Figure: When preserved in the storing buffer that we are currently developing, the immobilized HPV E6 proteins do not show a measurable loss in antigenic reactivity: after 9 weeks of storage, the stabilized plates are comparable to freshly prepared ones. Ongoing experiments suggest that the storage time can be further extended.
© Dr. Daniele Viarisio

Bacterial infections associated with cancer: Whole-proteome microarrays for antigenic target identification

Katrin Hufnagel
© T. Waterboer

Published whole-proteome microarrays to systematically investigate the humoral immune response to bacterial infectious agents were so far based on individual cloning, expression and purification of hundreds or thousands of bacterial open reading frames. To overcome this limitation, and to maintain at the same time the advantages of slide-based microarrays, we have developed a novel method to generate microarrays representing an entire bacterial proteome, using Chlamydia trachomatis (Ct) as a complex model organism. It is based on a combination of multiple spotting technique and on-chip in situ protein expression. Expression constructs for each individual bacterial protein were generated by two successive PCRs using bacterial genomic DNA as a template, and proteins were expressed directly on microarray slides. We performed proteome immunoassays by incubating clinically characterized sera of Ct infected patients onto the whole-proteome arrays, and were able to provide evidence of antibody reactivity patterns that represent either Ct exposure markers, markers associated with persistent infections or Ct associated cervical cancer markers (see Figure). De novo identified antigens were validated in a large population-based cervical cancer case control study using high-throughput suspension bead array serology. The combination of high-density, low-throughput proteome immunoassays and low-density, high-throughput suspension bead array serology is a powerful platform for the discovery of exposure and disease-specific biomarkers and can be easily adapted to other microorganisms in all areas of infection research as well as in e.g. autoantibody screening and epitope mapping. We have already initiated the generation of whole-proteome microarrays for Helicobacter pylori and plan corresponding analyses for all eight human herpes viruses to investigate the role of these pathogens in the development of different types of human diseases.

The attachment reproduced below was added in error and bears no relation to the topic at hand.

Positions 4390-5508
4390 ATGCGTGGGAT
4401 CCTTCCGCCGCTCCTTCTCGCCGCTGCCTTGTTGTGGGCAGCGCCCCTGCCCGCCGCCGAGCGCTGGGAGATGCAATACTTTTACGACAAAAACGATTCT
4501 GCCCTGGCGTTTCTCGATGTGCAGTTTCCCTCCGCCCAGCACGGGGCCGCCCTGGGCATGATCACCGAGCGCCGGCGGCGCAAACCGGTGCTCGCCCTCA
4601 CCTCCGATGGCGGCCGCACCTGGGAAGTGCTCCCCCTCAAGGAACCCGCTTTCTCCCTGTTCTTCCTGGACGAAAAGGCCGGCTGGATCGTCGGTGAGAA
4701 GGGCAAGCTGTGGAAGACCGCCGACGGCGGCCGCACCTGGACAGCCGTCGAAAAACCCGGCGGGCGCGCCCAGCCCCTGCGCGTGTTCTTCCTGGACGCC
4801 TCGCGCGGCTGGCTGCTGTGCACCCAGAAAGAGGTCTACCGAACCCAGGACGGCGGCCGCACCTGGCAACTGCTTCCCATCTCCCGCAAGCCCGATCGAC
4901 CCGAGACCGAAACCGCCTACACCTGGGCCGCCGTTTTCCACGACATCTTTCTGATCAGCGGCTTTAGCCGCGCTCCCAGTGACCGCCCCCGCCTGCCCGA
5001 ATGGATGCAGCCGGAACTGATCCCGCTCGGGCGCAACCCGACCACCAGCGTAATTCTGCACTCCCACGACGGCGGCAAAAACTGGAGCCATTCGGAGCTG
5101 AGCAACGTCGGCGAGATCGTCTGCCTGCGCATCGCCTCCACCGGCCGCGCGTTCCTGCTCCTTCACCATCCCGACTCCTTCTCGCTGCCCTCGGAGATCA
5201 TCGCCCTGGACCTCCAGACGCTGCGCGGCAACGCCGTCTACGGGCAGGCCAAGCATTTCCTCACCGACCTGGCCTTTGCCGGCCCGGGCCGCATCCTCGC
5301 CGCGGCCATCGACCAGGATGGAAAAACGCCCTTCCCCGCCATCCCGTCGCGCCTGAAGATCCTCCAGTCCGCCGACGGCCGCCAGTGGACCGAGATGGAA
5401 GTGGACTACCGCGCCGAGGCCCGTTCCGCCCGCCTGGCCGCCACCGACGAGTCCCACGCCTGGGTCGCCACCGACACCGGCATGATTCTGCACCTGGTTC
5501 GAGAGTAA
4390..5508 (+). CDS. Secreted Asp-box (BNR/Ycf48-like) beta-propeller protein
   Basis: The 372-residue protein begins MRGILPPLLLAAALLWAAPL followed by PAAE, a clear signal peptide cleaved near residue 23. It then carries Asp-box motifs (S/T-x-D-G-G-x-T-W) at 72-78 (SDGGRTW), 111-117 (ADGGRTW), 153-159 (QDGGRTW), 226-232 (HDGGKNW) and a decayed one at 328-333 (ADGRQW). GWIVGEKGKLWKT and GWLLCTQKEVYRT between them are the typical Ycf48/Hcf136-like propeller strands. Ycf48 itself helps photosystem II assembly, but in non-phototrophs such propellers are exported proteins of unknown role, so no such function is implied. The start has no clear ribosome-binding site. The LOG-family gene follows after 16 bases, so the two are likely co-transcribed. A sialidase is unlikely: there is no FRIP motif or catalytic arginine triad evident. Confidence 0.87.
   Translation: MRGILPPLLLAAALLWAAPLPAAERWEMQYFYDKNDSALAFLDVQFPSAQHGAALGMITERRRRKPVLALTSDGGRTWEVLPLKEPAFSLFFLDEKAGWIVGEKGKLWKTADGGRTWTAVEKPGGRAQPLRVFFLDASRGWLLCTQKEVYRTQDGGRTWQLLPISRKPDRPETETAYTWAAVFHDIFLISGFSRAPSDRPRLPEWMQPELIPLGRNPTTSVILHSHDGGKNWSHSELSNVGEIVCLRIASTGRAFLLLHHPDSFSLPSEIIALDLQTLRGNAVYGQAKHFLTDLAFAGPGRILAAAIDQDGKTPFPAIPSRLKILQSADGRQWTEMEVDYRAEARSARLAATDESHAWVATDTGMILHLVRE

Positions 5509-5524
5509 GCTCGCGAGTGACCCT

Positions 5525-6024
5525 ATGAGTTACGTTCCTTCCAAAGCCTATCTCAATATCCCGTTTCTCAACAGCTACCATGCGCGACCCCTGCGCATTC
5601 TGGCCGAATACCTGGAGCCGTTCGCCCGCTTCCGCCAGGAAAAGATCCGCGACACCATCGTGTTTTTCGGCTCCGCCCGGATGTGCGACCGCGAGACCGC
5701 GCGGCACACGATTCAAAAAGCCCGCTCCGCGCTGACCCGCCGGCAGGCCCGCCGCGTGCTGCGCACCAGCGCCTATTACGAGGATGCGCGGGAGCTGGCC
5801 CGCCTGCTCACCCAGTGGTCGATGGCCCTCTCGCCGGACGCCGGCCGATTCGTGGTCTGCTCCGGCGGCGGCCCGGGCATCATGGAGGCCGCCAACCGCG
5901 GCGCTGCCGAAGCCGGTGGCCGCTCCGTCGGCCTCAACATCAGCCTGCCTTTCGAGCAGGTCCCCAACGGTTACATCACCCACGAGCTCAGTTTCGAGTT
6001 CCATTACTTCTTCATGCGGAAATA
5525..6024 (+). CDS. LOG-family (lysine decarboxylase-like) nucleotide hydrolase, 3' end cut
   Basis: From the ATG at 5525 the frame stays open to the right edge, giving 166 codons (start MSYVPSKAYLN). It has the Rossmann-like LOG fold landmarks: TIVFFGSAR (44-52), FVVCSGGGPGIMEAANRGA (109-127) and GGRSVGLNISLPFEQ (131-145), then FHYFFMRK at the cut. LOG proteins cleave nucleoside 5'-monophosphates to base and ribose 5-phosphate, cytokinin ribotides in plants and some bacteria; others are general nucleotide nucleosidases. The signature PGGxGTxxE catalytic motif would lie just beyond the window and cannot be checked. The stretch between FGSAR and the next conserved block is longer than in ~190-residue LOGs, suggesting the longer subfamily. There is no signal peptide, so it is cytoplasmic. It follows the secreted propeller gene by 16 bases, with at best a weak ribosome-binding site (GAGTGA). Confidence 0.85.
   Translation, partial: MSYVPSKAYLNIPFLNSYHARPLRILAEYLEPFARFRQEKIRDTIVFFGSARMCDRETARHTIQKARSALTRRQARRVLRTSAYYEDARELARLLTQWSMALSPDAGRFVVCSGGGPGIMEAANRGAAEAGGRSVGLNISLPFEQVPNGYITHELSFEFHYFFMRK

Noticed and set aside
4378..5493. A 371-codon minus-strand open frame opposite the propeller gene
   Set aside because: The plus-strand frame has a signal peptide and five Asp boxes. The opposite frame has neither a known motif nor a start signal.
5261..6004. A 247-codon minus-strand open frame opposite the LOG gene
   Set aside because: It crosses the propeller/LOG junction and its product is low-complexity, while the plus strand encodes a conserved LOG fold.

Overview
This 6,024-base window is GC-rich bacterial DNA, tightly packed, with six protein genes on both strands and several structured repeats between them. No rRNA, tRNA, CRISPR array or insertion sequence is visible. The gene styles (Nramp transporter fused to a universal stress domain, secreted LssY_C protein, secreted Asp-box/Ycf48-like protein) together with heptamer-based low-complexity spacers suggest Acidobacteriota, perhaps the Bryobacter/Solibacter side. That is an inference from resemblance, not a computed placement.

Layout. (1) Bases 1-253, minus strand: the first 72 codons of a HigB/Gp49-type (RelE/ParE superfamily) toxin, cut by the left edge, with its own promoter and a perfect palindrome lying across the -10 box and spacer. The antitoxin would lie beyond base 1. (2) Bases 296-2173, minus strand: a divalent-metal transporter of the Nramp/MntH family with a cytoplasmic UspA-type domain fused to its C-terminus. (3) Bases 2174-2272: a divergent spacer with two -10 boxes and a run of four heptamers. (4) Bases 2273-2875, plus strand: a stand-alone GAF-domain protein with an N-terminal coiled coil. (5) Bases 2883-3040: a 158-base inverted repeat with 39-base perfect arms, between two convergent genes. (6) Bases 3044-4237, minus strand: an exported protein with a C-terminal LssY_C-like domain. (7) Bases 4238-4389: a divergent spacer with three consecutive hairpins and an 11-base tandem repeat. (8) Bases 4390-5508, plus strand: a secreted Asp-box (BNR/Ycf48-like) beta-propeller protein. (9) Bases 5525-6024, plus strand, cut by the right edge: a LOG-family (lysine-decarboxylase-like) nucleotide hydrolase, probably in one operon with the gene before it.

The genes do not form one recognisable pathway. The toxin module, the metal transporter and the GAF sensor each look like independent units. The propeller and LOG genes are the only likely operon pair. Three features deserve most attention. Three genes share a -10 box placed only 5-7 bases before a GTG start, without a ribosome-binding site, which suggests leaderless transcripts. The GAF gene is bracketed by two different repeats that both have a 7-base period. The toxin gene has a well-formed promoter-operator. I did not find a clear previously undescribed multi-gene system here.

Hufnagel, K. et al. Immunoprofiling of Chlamydia trachomatis using whole-proteome microarrays generated by on-chip in situ expression (under revision)

Results of Proteome Immunoassays (PIA) using pools of five sera

In total 897 Ct proteins were spotted on one array. Sera from uninfected women did not show positive signals with any of the Ct proteins, while all serum pools of Ct-infected women revealed positive signals. Comparison of the antibody reactivity patterns identified antigens which reacted with all Ct seropositive pools but also antigens which reacted only with serum pools from cancer patients. Some antigens reacted only with pools of sera from women of higher age, possibly indicating persistent Ct infections. Examples for antigens associated with general Ct infections, potentially persistent infections and cervical cancer are highlighted in green, yellow, and blue boxes, respectively
© K. Hufnagel